• In one or more embodiments, the fine-scale simulation parameters are simulated by generating a course-scale grid defining a plurality of course-scale cells, performing upscaling for the course-scale grid to compute course-scale simulation parameters for the course-scale cells based on the fine-scale simulation parameters for the fine-scale cells, and simulating the course-scale simulation parameters on the course-scale grid. In one or more embodiments, performing upscaling includes performing multiple sub-region upscaling, such that the course-scale grid is decomposed into a plurality of sub-regions to account for spatial variability of the fine-scale simulation parameters for the fine-scale cells. In one or more embodiments, performing upscaling includes defining pressure contours within the course-scale grid based on the fine-scale simulation parameters for the fine-scale cells, decomposing the course-scale grid into sub-regions based on the pressure contours, computing parameters within the sub-regions, computing transmissibilities between the sub-regions within the course-scale cells, and computing transmissibilities between the course-scale cells. In one or more embodiments, the parameters within the sub-regions are characterized by sub-region bulk volume, porosity, pressure, sub-region-to-sub-region connections, and a combination thereof. The sub-region-to-sub-region connections are determined by defining fracture-fracture connections, matrix-fracture connections, matrix-matrix connections.
  • According to an aspect of the present invention, a computer-implemented method is disclosed to predict fluid flow characteristics within a fractured subsurface reservoir. The method includes providing geological data describing a subsurface reservoir having a network of fractures. A fine-scale geological model of the subsurface reservoir is constructed using the geological data. A fine-scale grid associated with the fine-scale geological model is constructed such that the fine-scale grid defines a plurality of polyhedral cells having cell-to-cell interfaces at boundaries between the polyhedral cells. The fine-scale grid is discretized to compute fine-scale simulation parameters for the polyhedral cells and the fine-scale simulation parameters are simulated to predict fluid flow characteristics within the subsurface reservoir. The method additionally includes generating a stochastic fracture representation that represents the network of fractures. The fine-scale grid is constructed such that a plurality of the cell-to-cell interfaces adjacent to the network of fractures represented within the stochastic fracture representation are used to approximate the network of fractures and define fracture connections for the polyhedral cells within the fine-scale grid.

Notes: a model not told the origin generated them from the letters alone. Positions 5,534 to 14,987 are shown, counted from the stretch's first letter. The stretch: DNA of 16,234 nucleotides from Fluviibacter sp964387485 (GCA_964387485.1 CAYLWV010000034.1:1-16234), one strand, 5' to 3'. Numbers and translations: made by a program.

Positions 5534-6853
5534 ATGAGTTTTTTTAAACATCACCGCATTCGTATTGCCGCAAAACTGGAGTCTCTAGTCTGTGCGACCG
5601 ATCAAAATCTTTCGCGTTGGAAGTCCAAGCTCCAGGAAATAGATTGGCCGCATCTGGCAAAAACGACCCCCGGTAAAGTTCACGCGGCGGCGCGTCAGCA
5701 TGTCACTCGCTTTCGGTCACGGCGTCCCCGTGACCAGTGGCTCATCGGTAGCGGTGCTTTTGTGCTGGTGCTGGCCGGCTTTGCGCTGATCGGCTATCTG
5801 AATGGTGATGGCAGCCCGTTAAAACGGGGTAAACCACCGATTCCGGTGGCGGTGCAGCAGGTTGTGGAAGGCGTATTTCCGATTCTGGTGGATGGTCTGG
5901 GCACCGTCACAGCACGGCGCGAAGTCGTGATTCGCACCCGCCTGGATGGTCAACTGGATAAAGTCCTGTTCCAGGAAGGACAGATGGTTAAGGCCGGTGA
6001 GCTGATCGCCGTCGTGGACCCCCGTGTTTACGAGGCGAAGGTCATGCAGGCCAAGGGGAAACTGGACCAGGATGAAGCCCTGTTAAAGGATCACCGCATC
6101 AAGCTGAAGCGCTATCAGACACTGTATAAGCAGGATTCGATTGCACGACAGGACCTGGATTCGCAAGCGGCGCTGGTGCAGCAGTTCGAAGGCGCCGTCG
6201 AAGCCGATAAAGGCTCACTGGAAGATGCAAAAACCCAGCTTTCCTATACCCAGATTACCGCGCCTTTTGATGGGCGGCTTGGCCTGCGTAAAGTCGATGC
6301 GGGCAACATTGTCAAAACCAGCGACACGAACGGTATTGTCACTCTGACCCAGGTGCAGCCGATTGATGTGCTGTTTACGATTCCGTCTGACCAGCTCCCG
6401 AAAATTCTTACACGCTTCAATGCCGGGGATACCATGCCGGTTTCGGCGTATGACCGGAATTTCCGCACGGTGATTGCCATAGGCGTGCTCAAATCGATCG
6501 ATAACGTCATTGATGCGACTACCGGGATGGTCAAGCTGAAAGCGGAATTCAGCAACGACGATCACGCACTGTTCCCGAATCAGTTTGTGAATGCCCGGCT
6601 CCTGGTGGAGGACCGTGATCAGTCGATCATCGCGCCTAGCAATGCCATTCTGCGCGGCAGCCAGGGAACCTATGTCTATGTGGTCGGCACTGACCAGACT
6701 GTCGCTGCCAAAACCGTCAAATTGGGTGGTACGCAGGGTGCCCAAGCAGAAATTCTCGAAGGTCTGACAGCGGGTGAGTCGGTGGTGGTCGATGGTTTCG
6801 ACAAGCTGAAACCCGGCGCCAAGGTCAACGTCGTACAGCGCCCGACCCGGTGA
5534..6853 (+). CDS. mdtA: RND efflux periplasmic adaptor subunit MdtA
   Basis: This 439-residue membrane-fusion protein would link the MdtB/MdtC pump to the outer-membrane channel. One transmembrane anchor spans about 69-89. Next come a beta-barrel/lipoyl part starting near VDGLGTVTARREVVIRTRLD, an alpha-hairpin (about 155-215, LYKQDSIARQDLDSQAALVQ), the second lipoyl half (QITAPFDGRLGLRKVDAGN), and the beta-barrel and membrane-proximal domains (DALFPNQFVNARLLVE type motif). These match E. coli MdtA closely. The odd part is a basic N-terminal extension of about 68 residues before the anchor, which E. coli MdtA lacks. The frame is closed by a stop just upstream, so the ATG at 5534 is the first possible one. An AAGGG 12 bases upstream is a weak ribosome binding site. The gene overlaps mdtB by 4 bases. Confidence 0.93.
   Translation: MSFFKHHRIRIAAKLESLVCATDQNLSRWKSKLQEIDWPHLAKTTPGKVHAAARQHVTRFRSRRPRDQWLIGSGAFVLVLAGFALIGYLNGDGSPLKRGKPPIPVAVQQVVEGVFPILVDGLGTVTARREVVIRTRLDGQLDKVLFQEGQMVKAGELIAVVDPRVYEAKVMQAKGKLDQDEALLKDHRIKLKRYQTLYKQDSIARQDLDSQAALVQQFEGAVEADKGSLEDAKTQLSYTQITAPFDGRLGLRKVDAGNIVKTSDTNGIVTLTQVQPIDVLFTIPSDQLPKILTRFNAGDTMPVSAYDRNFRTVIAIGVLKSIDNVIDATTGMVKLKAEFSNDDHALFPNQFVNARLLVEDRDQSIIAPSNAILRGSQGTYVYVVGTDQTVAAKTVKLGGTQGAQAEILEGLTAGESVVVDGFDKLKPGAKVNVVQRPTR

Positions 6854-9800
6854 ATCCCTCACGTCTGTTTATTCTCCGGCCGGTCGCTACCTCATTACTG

• In one or more embodiments, the fine-scale geological model includes a well. Cell-to-cell interfaces adjacent to the well form an interfaces well region that approximates the geometry of the veil and defines well connections within the grid.
  • According to an aspect of the present invention, a system to predict fluid flow characteristics within a fractured subsurface reservoir is disclosed. The system includes a user control interface, a software package, a database, and communication means. The user control interface is used to input information into the system such as geological data describing a fractured subsurface reservoir having a network of fractures. The software package is used to perform various operations. The database is used to store information. The communication means is used to communicate with the software package and output fluid flow characteristics.
  • The software package can include fracture software, modeling software, gridding software, discretization software, and simulation software. The fracture software is used for generating a stochastic fracture representation that explicitly represents the network of fractures. The modeling software is used for producing a fine-scale geological model representative of the subsurface reservoir using geological data and the stochastic fracture representation. The gridding software is used for constructing a fine-scale grid for the fine-scale geological model such that the fine-scale grid defines a plurality of polyhedral cells having cell-to-cell interfaces at boundaries between the polyhedral cells. Cell-to-cell interfaces adjacent to the network of fractures are used to approximate the network of fractures and define fracture connections for the polyhedral cells within the fine-scale grid. The discretization software is used for discretizing the fine-scale grid to compute fine-scale simulation parameters for the fine-scale cells. The simulation software is used for simulating the fine-scale simulation parameters to predict fluid flow characteristics within the subsurface reservoir.
  • The database is used to store information including geological data, stochastic fracture representations, fine-scale geological models and parameters, and course-scale models and parameters.
  • In one or more embodiments, the software package includes an upscaling software for generating a course-scale grid and performing upscaling for the course-scale grid to compute course-scale simulation parameters based on the fine-scale simulation parameters.
  • BRIEF DESCRIPTION OF THE DRAWINGS
  • FIG. 1 is a flowchart illustrating steps of a system and method to predict fluid flow characteristics in a fractured subsurface reservoir, in accordance with the present invention.
  • FIG. 2 is a schematic view illustrating gridding of a domain, in accordance with the present invention.